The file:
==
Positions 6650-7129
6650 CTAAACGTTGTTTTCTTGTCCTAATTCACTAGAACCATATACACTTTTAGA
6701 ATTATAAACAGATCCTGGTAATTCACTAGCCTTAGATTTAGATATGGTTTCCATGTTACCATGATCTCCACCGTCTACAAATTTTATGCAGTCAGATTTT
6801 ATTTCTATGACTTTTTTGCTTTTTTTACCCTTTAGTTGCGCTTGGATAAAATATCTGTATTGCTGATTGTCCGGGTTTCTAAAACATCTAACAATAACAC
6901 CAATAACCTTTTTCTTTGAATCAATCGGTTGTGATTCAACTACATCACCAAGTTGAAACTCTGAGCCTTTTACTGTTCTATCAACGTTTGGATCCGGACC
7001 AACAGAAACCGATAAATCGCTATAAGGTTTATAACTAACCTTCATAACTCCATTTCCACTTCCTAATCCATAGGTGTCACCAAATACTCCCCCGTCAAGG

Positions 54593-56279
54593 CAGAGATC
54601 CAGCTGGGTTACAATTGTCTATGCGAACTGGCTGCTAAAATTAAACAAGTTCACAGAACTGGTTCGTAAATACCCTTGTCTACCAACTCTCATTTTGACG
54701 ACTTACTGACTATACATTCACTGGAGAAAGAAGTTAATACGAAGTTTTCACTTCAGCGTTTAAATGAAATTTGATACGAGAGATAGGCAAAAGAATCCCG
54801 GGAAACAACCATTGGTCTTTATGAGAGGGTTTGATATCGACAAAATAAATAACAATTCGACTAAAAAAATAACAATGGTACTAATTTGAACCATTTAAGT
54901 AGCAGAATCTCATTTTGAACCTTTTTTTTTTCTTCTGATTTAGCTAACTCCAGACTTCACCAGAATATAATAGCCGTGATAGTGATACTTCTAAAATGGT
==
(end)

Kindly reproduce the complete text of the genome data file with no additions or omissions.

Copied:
Positions 6650-7129
6650 CTAAACGTTGTTTTCTTGTCCTAATTCACTAGAACCATATACACTTTTAGA
6701 ATTATAAACAGATCCTGGTAATTCACTAGCCTTAGATTTAGATATGGTTTCCATGTTACCATGATCTCCACCGTCTACAAATTTTATGCAGTCAGATTTT
6801 ATTTCTATGACTTTTTTGCTTTTTTTACCCTTTAGTTGCGCTTGGATAAAATATCTGTATTGCTGATTGTCCGGGTTTCTAAAACATCTAACAATAACAC
6901 CAATAACCTTTTTCTTTGAATCAATCGGTTGTGATTCAACTACATCACCAAGTTGAAACTCTGAGCCTTTTACTGTTCTATCAACGTTTGGATCCGGACC
7001 AACAGAAACCGATAAATCGCTATAAGGTTTATAACTAACCTTCATAACTCCATTTCCACTTCCTAATCCATAGGTGTCACCAAATACTCCCCCGTCAAGG

Positions 54593-56279
54593 CAGAGATC
54601 CAGCTGGGTTACAATTGTCTATGCGAACTGGCTGCTAAAATTAAACAAGTTCACAGAACTGGTTCGTAAATACCCTTGTCTACCAACTCTCATTTTGACG
54701 ACTTACTGACTATACATTCACTGGAGAAAGAAGTTAATACGAAGTTTTCACTTCAGCGTTTAAATGAAATTTGATACGAGAGATAGGCAAAAGAATCCCG
54801 GGAAACAACCATTGGTCTTTATGAGAGGGTTTGATATCGACAAAATAAATAACAATTCGACTAAAAAAATAACAATGGTACTAATTTGAACCATTTAAGT
54901 AGCAGAATCTCATTTTGAACCTTTTTTTTTTCTTCTGATTTAGCTAACTCCAGACTTCACCAGAATATAATAGCCGTGATAGTGATACTTCTAAAATGGT